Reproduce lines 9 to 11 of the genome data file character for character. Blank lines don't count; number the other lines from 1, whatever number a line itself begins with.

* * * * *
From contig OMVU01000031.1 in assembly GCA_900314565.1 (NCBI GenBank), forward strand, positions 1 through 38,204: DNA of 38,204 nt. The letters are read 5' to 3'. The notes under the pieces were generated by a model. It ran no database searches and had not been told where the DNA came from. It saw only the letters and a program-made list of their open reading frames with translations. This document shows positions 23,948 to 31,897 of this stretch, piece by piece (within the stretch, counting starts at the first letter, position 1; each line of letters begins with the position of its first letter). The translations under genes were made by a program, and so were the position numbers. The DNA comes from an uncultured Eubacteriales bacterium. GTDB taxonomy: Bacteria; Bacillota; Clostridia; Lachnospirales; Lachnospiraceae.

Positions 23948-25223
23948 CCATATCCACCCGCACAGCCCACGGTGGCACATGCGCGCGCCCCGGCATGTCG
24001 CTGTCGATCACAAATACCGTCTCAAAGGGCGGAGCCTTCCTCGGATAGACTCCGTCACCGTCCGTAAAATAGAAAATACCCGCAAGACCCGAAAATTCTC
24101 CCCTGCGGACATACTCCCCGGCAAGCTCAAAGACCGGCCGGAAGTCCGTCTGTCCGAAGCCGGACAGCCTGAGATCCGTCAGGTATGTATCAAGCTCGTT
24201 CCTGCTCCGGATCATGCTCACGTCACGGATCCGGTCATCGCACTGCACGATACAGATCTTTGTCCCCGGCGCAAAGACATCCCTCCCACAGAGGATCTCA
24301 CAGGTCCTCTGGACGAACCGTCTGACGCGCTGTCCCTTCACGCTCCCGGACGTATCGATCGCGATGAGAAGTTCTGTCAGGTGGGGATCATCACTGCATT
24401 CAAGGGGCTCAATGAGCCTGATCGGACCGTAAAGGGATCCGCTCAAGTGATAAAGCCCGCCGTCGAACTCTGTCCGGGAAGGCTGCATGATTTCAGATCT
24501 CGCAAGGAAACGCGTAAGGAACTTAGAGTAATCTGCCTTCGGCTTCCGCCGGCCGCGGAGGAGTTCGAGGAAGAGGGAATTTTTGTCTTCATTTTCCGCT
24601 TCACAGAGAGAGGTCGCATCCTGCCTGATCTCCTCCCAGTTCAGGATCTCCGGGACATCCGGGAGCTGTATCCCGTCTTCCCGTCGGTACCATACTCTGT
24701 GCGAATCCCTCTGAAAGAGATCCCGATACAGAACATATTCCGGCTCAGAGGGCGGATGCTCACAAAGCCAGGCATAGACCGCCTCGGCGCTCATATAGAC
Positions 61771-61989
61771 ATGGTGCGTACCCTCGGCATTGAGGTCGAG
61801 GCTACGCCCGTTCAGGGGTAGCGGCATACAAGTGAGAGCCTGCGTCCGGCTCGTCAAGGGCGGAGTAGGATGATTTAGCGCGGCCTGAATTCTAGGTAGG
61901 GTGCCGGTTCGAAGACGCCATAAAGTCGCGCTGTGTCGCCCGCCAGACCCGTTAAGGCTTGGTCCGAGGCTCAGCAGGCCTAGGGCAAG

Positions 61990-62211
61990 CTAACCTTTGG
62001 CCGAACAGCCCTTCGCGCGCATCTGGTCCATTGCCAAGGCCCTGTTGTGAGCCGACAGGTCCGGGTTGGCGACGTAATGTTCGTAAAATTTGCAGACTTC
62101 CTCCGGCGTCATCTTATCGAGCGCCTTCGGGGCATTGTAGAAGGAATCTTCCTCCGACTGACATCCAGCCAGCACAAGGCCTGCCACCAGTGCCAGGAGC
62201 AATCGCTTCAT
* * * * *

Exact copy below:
24501 CGCAAGGAAACGCGTAAGGAACTTAGAGTAATCTGCCTTCGGCTTCCGCCGGCCGCGGAGGAGTTCGAGGAAGAGGGAATTTTTGTCTTCATTTTCCGCT
24601 TCACAGAGAGAGGTCGCATCCTGCCTGATCTCCTCCCAGTTCAGGATCTCCGGGACATCCGGGAGCTGTATCCCGTCTTCCCGTCGGTACCATACTCTGT
24701 GCGAATCCCTCTGAAAGAGATCCCGATACAGAACATATTCCGGCTCAGAGGGCGGATGCTCACAAAGCCAGGCATAGACCGCCTCGGCGCTCATATAGAC